Thursday, November 22, 2012

The latest results from my neural network forecaster for the UK continues to suggest that economic recovery is likely to be consolidated only in the latter part of next year - and the indications are now that the rate of this recovery will be quite slow.

The fragility of the economy in the Eurozone remains a concern - regardless of conditions within the UK itself, there are still some significant downside risks.

Thursday, November 08, 2012

Fiscal Studies has published a special issue on higher education finance, and has made the contents freely avaiable for download. It's a good read. I particularly like the paper by Chowdry et al. Two things in their paper strike me as particularly interesting:

(1) 'The proportion of graduates who reach the new debt write-off point of 30 years increases to 56 per cent' - in other words most graduates will never repay the full amount of their loan. Indeed, 'the average female graduate will pay back just over half of what they borrow, compared with 87 per cent for the average male graduate'. This, of course, means that many (if not most) students are indifferent about the precise level of fees that they are charged, and this in turn incentivises many universities to charge at the cap of £9000. Another implication of this is that the taxpayer ends up having to bear the burden of the unpaid debt, so that the exchequer savings of the new scheme are not as great as might have been hoped. On the assumption that growth raises graduate earnings by 1.5% per year, the exchequer savings amount to £500m per year - which represents a relatively minor reduction in the public sector deficit.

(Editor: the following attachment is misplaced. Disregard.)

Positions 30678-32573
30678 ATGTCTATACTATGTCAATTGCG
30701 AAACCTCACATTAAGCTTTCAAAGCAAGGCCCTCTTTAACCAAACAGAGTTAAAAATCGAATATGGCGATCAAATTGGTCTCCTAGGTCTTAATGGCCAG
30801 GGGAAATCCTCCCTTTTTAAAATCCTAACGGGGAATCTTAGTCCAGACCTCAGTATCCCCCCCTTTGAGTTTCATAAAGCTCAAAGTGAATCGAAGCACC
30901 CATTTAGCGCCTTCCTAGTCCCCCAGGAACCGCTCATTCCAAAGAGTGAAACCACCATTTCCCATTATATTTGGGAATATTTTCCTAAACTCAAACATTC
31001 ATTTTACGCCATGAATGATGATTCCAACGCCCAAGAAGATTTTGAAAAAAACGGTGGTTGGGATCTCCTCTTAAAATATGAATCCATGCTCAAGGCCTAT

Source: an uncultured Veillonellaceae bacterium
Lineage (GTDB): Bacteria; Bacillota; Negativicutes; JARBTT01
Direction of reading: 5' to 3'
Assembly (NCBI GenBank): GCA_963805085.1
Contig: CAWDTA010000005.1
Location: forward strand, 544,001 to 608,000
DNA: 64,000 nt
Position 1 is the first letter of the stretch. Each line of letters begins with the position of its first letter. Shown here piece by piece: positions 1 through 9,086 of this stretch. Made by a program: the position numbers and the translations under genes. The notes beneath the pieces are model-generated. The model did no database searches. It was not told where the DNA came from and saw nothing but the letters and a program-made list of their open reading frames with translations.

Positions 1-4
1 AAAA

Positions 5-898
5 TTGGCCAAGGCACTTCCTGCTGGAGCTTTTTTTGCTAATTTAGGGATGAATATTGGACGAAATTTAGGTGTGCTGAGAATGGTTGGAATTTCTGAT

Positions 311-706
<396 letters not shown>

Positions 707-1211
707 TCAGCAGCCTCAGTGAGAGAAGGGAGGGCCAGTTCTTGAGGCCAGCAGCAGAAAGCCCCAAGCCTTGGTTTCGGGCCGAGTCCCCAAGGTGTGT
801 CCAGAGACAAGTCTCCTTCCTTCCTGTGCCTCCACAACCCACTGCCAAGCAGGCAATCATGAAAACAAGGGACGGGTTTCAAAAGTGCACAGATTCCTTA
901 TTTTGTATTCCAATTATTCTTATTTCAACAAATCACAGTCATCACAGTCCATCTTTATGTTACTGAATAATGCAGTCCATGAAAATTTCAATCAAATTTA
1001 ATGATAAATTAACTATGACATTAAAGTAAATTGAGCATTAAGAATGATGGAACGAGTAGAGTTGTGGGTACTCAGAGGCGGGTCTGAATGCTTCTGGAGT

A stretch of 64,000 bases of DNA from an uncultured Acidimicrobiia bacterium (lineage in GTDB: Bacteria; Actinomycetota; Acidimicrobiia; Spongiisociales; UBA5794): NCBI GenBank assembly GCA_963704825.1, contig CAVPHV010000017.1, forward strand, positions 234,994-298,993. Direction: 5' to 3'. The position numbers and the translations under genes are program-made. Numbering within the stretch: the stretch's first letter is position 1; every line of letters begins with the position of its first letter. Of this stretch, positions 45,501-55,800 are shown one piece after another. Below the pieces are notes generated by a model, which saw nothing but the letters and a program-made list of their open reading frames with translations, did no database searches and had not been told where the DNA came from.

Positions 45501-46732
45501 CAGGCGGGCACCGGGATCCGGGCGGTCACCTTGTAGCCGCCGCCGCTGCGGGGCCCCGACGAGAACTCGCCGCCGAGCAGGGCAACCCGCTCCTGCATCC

(2) The paper does not produce revised estimates of the rate of return to higher education. It does point out that the average graudate 'will in futre make repayments totalling £25830 over their lifetime - an increase of 52%' compared with the system that existed before 2012. Meanwhile, 'the average student enjoys an increase in cash support during their degree of some 12 per cent, amounting to £19580 in total'. For some students at the margin, the rate of return to higher education has presumably fallen to such an extent that the investment is no longer worthwhile.

Chowdry, H., Dearden, L., Goodman, A., & Jin, W. (2012). The Distributional Impact of the 2012-13 Higher Education Funding Reforms in England* Fiscal Studies, 33 (2), 211-236 DOI: 10.1111/j.1475-5890.2012.00159.x

Thursday, November 01, 2012

The latest World Economic Outlook publication by the International Monetary Fund offers interesting evidence on fiscal multipliers. While 'fiscal multipliers were near 0.5 in advanced economies during the three decades leading up to 2009', the report finds that 'multipliers have actually been in the 0.9 to 1.7 range since the Great Recession'. Simon Wren-Lewis has recently provided a compelling analysis of what this means for the UK. While the global economic environment has done little to help, the double dip may well have been avoidable.